9. The Call of the Wild by Jack London is a must read kind of book. It shows a time, a series of places, and the strenght of a growing bond of trust between man and wolf. It's one of those books that make me cry, but I like it anyway.

10. The Hobbit by J.R.R. Tolkein is another must read kind of book. This is one of my all time favorite fantasy books, and all time favorite books of my life. My first copy came from a cousin. It didn't have a cover, and already showed wear and tear. I read it over and over again until it fell apart. Then I kept the pieces together and read it again. Finally, I purchased a "pretty" copy of it, and I've read it a number of times as well. Bilbo is my favorite reluctant hero, and I like reluctant heroes.

11. The NIV Study Bible, old NIV translation. I know I've mentioned the Bible before, but every translation that I've read is a blessing to me. My old NIV was given to me by my parents at my high school graduation, and I have read it many, many times.

Scripture Blessings:
"For the word of God is living and active. Sharper than any double-edged sword, it penetrates even to dividing soul and spirit, joints and marrow; it judges the thoughts and attitudes of the heart." Hebrews 4:12

365 Days of Blessings, Days 262 and 263, Book Blessings

Today and for the next few days, I'm giving thanks and praise for books that have been a blessing in my life:

1. The Hungry Caterpillar by Eric Carle. One of my favorite books from my childhood. I loved putting my fingers on the holes that go through the food, and I loved the transformation from caterpillar to butterfly at the end. I've read this book to my kids, and to Sunday School kids.

2. Where the Wild Things Are by Maurice Sendak. Another favorite from my childhood. I checked this book out from the library again and again, even after I was reading "older" books. Maurice Sendak painted this picture of an imaginary world in such a way that I could take it even further in my own imagination. I never got the whole "psycho-babble" junk that they threw in the movie about it. I just loved the idea of escape into a wild world of wonder, knowing full well that I could return to a warm supper and a loving home at any moment.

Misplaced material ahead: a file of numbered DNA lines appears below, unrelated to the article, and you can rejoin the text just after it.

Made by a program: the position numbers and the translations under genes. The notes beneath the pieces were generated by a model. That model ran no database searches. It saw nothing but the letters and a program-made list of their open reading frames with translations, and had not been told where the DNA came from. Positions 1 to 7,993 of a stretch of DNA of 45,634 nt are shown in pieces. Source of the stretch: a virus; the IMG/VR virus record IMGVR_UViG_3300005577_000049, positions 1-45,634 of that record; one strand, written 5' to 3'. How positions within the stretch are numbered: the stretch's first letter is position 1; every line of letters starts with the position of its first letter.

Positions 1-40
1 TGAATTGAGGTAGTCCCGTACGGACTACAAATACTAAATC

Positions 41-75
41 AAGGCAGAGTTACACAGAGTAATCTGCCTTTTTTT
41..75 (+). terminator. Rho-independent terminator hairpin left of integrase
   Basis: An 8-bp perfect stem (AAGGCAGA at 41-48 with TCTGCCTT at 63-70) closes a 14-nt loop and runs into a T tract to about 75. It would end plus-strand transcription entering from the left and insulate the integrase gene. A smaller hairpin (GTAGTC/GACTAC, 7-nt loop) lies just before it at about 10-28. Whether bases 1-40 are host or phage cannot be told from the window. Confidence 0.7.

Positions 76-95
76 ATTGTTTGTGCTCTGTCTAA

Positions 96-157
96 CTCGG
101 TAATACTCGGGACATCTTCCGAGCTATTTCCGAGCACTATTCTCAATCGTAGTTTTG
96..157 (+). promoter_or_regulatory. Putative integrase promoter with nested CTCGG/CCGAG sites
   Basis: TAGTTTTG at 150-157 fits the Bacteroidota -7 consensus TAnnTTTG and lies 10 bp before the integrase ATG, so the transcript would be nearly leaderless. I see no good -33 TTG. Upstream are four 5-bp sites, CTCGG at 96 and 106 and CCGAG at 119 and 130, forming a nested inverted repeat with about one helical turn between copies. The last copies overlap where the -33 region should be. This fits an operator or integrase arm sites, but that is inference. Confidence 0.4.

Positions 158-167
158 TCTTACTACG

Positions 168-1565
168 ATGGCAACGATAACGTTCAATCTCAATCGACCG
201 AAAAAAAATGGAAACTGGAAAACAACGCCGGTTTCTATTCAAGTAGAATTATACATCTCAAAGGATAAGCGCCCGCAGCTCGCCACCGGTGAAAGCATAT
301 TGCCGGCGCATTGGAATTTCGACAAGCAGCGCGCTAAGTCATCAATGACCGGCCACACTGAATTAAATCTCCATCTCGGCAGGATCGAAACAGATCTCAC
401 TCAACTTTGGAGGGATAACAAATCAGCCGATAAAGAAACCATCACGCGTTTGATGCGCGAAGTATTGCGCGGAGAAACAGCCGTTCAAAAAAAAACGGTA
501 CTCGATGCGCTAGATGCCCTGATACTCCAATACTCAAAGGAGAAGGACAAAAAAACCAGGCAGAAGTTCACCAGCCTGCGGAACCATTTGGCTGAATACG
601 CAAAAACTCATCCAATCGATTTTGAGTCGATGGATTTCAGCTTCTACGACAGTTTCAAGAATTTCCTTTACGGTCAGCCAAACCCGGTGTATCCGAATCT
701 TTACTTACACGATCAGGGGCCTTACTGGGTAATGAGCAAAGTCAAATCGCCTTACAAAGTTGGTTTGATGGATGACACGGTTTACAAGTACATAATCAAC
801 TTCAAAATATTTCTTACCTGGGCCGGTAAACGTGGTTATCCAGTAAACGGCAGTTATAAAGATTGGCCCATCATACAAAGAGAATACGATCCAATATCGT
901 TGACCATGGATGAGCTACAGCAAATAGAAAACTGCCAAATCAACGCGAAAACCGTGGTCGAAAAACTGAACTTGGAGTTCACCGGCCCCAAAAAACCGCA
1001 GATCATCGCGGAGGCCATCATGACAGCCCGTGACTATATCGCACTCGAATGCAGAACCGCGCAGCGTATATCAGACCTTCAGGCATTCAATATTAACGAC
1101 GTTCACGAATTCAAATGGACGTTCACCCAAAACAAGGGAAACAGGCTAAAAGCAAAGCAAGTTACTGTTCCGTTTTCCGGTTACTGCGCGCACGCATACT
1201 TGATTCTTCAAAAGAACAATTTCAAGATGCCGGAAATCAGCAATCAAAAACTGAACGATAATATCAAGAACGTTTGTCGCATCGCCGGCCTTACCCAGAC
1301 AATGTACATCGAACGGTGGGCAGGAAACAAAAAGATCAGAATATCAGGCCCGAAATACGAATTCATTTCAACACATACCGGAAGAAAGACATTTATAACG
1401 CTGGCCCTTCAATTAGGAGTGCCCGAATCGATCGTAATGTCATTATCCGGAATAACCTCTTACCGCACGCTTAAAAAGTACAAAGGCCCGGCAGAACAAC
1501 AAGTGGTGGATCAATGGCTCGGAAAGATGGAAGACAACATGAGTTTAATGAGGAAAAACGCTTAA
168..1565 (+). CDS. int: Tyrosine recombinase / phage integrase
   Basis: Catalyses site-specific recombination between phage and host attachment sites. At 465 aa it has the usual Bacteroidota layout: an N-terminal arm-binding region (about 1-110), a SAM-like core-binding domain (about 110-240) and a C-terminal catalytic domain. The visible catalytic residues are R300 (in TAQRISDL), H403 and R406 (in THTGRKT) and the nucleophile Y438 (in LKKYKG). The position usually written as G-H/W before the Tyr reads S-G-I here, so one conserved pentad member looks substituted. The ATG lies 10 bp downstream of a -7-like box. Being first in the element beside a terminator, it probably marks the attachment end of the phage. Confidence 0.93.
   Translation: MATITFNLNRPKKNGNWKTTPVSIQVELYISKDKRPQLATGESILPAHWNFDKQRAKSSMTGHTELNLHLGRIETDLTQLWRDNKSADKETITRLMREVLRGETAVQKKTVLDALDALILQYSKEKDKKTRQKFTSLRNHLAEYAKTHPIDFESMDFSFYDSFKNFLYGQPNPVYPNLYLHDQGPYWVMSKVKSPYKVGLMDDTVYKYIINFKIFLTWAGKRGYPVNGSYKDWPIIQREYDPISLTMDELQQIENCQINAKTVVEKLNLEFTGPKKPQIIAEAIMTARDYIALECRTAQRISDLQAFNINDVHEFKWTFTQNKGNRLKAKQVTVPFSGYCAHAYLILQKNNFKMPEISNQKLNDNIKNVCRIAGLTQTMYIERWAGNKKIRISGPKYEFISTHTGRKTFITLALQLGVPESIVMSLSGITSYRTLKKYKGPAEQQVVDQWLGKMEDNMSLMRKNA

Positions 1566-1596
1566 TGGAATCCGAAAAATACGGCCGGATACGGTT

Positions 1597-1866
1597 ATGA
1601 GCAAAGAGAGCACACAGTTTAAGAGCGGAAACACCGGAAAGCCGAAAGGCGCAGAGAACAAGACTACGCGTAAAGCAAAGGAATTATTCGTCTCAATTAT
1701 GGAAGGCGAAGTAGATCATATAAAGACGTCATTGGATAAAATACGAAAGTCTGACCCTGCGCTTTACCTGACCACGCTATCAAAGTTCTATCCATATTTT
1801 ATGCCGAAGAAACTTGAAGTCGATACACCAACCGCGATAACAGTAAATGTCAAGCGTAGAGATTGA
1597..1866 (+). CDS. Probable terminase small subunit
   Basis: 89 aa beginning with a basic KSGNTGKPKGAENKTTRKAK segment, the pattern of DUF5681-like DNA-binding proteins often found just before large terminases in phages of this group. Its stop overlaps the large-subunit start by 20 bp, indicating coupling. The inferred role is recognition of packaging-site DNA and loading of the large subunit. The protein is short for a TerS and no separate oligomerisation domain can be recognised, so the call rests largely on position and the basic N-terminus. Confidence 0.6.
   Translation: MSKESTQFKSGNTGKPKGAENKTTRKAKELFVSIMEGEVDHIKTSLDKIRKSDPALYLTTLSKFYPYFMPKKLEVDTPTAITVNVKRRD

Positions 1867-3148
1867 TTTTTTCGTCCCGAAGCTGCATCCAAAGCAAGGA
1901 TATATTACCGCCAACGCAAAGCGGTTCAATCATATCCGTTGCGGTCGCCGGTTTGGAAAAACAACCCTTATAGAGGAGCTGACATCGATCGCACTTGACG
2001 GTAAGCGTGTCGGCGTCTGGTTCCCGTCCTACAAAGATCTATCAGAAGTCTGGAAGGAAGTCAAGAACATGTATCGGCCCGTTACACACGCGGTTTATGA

3. Young Years: Best Loved Stories and Poems for Little Children edited by Augusta Baker, 1971 Copyright Parent's Magazine Enterprises. I don't know exactly when I started reading this book, or when my mom started reading it to me. I just know that the book is barely holding together after many, many years of use. I've also read parts of it to my kids. It has nursery rhymes, Aesop's fables, and stories like the original Beauty and the Beast, as well as Goldilocks. I memorized most of the nursery rhymes because I read them so many times over while growing up.

4. Children's Illustrated Bible I'm not sure this was the exact title, but I received it when I was five or six, and read it within a year, then read it again and again until I was about ten years old, when I "moved up" to the King James translation. I couldn't figure out why the Sunday School teachers thought the stories they taught me were new to me, when I had already read them in my Bible. Since then, I've realized as a friend recently remarked, "Kid's Bibles are like Cliffnote versions." It's true. If you want to get to know your basic Bible stories, pick up a kids' illustrated or picture Bible, and read it aloud again and again, night after night, until you've memorized it. My kids story Bibles have grounded them in Bible stories, and reminded me of my basics. My youngest still wants me to read from hers every night, and my oldest likes hearing me read the "regular" Bible these days.